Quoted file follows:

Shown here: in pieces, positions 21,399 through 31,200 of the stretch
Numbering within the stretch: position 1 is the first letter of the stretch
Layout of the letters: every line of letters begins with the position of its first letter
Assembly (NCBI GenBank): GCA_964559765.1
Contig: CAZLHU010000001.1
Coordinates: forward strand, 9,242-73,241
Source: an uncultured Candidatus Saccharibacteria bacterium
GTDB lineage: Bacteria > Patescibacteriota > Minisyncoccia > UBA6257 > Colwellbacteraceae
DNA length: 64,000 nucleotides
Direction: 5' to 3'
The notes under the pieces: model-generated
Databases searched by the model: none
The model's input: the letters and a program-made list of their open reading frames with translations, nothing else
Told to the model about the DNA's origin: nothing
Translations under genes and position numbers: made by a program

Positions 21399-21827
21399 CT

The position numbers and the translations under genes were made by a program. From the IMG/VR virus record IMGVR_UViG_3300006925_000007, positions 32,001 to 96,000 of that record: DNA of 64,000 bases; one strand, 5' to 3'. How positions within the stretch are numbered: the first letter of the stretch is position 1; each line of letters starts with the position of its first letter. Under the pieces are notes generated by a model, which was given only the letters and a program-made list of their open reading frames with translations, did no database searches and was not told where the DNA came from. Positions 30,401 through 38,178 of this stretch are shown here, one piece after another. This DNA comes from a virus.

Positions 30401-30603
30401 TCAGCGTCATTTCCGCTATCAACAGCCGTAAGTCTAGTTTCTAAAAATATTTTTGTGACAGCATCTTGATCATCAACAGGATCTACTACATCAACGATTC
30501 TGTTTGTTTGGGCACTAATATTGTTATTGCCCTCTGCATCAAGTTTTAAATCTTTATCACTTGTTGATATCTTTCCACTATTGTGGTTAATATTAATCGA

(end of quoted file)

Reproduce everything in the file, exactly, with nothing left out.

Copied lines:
Shown here: in pieces, positions 21,399 through 31,200 of the stretch
Numbering within the stretch: position 1 is the first letter of the stretch
Layout of the letters: every line of letters begins with the position of its first letter
Assembly (NCBI GenBank): GCA_964559765.1
Contig: CAZLHU010000001.1
Coordinates: forward strand, 9,242-73,241
Source: an uncultured Candidatus Saccharibacteria bacterium
GTDB lineage: Bacteria > Patescibacteriota > Minisyncoccia > UBA6257 > Colwellbacteraceae
DNA length: 64,000 nucleotides
Direction: 5' to 3'
The notes under the pieces: model-generated
Databases searched by the model: none
The model's input: the letters and a program-made list of their open reading frames with translations, nothing else
Told to the model about the DNA's origin: nothing
Translations under genes and position numbers: made by a program

Positions 21399-21827
21399 CT

The position numbers and the translations under genes were made by a program. From the IMG/VR virus record IMGVR_UViG_3300006925_000007, positions 32,001 to 96,000 of that record: DNA of 64,000 bases; one strand, 5' to 3'. How positions within the stretch are numbered: the first letter of the stretch is position 1; each line of letters starts with the position of its first letter. Under the pieces are notes generated by a model, which was given only the letters and a program-made list of their open reading frames with translations, did no database searches and was not told where the DNA came from. Positions 30,401 through 38,178 of this stretch are shown here, one piece after another. This DNA comes from a virus.

Positions 30401-30603
30401 TCAGCGTCATTTCCGCTATCAACAGCCGTAAGTCTAGTTTCTAAAAATATTTTTGTGACAGCATCTTGATCATCAACAGGATCTACTACATCAACGATTC
30501 TGTTTGTTTGGGCACTAATATTGTTATTGCCCTCTGCATCAAGTTTTAAATCTTTATCACTTGTTGATATCTTTCCACTATTGTGGTTAATATTAATCGA